• Carmine, derived from crushed cochineal beetles, is a red or purple substance commonly used in food products.[11] It is common in food products such as juice, candy, and yogurt.[12][13] The presence of carmine in these products has been a source of controversy.[14][15] One major source of controversy was the use of carmine in Starbucks frappuccinos.[16][17] Carmine is an allergen according to the FDA.[18] It takes about 70,000 female insects to produce a pound of dye.[19]
  • L-cysteine from human hair and pig bristles (used in the production of biscuits, bread and dietary supplements)
  • Rennet (commonly used in the production of cheese)
  • Shellac (commonly used for food dye, food glaze and medicine glaze)
  • Swiftlet's nest (made of saliva)


Non-food animal products

See also


  1. Gilman, Daniel Coit; Peck, Harry Thurston; Colby, Frank Moore (1907). The New International Encyclopædia. Dodd, Mead & Co. p. 474.
  2. Unklesbay, Nan. World Food and You. Routledge, 1992, p. 179ff.
  3. "USDA ERS - Glossary". Archived from the original on February 2, 2017. Retrieved January 20, 2017.
  4. "Animal by-products".
  5. Ockerman, Herbert and Hansen, Conly L. Animal by-product processing & utilization. Technomic Publishing Company Inc., 2000, p. 1.
  6. Stepaniak, Joanne. Being Vegan: Living with Conscience, Conviction, and Compassion. McGraw-Hill Professional, 2000, p. 7.
  7. Adesogan, Adegbola (October 14, 2019). "Animal source foods: Sustainability problem or malnutrition and sustainability solution? Perspective matters". Global Food Security. 25: 100325. doi:10.1016/j.gfs.2019.100325.
  8. Animals and animal products: international trade regulations
  9. "Byproducts".
  10. "A big pawprint: The environmental impact of pet food". Clinical Nutrition Service at Cummings School. February 8, 2018.
  11. Jones, Nathaniel Lee, Benji. "Yoplait strawberry yogurt is one of many foods colored with carmine, a dye made from crushed cochineal bugs". Business Insider. Retrieved September 3, 2020.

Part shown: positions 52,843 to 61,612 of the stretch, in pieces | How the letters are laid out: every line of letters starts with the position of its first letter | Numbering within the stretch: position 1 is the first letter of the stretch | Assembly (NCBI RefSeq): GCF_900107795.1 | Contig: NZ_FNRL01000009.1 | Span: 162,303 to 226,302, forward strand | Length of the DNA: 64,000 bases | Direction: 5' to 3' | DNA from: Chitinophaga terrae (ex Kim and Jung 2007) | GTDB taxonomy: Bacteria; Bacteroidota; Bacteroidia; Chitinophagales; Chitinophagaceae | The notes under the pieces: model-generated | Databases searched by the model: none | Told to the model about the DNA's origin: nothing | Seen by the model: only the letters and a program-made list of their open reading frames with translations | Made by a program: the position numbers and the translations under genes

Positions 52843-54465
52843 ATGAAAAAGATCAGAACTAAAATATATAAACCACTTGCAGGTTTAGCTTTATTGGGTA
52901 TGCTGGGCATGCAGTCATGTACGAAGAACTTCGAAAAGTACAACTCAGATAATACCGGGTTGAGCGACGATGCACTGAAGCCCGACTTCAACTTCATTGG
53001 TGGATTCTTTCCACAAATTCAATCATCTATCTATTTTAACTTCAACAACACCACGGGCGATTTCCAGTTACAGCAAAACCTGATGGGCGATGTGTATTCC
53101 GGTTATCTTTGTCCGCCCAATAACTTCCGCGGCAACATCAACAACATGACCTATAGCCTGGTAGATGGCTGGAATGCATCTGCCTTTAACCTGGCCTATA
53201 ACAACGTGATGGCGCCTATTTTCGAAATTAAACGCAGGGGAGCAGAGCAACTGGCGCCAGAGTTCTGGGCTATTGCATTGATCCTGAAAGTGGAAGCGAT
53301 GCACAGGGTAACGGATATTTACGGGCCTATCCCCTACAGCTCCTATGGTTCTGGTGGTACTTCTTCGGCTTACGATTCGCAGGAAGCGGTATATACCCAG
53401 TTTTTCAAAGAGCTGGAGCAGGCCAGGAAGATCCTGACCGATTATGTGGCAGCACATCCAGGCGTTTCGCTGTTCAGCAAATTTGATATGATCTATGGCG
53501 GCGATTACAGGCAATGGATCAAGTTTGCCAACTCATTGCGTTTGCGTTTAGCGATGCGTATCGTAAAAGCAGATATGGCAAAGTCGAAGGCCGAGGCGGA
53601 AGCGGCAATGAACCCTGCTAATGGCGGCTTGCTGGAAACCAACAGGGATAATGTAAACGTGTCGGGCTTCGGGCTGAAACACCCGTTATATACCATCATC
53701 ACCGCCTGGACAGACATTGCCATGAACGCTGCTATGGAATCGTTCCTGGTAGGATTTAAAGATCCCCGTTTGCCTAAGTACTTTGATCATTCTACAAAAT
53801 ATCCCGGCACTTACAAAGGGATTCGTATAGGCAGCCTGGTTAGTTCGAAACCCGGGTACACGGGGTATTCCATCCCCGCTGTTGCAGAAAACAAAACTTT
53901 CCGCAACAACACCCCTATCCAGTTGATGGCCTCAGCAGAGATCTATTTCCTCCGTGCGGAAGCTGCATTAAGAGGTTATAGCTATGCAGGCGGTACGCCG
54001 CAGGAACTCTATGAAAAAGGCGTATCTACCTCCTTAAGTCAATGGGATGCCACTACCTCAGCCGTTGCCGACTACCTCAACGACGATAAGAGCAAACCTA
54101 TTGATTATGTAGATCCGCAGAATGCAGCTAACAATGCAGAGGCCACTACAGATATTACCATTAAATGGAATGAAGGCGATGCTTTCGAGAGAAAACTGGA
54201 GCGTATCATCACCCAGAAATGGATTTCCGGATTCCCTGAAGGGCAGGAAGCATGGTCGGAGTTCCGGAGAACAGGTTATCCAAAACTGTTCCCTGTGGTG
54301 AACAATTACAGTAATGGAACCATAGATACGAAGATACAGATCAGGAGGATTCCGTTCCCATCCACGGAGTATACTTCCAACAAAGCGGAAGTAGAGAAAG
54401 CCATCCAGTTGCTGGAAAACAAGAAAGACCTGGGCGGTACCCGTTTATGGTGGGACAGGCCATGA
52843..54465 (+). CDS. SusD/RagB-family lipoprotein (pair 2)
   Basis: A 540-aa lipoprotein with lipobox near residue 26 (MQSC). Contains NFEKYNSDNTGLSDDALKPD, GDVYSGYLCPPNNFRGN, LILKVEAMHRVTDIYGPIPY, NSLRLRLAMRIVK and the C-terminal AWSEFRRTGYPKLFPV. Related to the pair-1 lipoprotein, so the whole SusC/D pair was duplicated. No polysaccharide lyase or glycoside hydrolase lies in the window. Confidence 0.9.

12. Pearson, Gwen (September 10, 2015). "You Know What Makes Great Food Coloring? Bugs". Wired. ISSN 1059-1028. Retrieved September 3, 2020.
  13. Smale, Helen Soteriou and Will (April 28, 2018). "Why you may have been eating insects your whole life". BBC News. Retrieved September 3, 2020.
  14. "Berries Over Bugs! | Center for Science in the Public Interest". July 24, 2013. Retrieved September 3, 2020.
  15. "Conference proceedings literature added to ISI's chemistry citation index". Applied Catalysis A: General. 107 (1): N4–N5. December 1993. doi:10.1016/0926-860x(93)85126-a. ISSN 0926-860X.
  16. "Cochineal and Starbucks: Actually, this dye is everywhere". Los Angeles Times. April 20, 2012. Retrieved September 3, 2020.
  17. Cruz, Kim Bhasin, Noelia de la. "Here's what you need to know about the ground-up insects that Starbucks puts in your Frappuccino". Business Insider. Retrieved September 3, 2020.
  18. "Why You Should Never, Ever Give Red Candies To Your Valentine". HuffPost. February 13, 2014. Retrieved September 3, 2020.
  19. "Is it true that some candies are coloured with insect extract?". Office for Science and Society. Retrieved September 3, 2020.

Further reading

This article is issued from Wikipedia. The text is licensed under Creative Commons - Attribution - Sharealike. Additional terms may apply for the media files.